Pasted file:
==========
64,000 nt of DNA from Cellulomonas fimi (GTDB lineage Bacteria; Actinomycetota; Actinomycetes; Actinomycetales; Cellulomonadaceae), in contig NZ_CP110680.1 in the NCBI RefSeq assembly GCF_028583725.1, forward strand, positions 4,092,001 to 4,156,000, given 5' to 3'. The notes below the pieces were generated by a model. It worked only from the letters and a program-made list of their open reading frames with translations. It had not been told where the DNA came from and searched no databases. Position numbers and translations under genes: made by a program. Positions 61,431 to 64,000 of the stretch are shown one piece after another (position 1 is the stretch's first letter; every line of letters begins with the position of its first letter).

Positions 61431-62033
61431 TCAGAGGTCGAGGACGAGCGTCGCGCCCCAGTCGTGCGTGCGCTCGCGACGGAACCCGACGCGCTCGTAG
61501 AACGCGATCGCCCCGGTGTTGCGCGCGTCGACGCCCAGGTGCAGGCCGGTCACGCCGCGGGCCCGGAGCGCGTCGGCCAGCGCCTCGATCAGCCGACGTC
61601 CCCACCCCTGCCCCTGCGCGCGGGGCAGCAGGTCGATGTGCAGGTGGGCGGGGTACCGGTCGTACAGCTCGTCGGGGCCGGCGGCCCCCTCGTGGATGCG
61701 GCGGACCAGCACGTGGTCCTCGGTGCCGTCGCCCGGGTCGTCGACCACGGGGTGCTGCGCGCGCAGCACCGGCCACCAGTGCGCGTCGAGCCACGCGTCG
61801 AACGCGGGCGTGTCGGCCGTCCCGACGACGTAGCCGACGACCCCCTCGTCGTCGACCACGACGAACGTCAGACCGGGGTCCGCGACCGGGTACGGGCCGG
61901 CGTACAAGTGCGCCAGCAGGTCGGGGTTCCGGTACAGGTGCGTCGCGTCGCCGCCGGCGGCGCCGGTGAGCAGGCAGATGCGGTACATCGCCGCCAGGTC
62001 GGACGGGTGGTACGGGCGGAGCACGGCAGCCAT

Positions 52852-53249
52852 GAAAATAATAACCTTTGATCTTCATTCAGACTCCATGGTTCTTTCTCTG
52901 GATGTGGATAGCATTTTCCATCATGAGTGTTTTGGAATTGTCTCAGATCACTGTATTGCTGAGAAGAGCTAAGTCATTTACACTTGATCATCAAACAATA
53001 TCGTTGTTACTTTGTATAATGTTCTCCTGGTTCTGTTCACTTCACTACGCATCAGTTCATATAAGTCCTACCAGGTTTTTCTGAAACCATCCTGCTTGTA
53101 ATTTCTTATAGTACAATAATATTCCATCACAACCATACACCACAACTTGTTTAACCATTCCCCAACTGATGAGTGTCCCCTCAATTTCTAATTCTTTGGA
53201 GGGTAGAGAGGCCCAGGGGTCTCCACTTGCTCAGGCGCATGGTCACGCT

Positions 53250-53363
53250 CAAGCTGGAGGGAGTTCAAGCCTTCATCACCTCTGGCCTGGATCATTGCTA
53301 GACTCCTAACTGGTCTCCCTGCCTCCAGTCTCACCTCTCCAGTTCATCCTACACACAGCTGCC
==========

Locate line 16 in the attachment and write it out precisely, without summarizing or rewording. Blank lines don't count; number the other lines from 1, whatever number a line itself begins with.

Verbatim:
Positions 53250-53363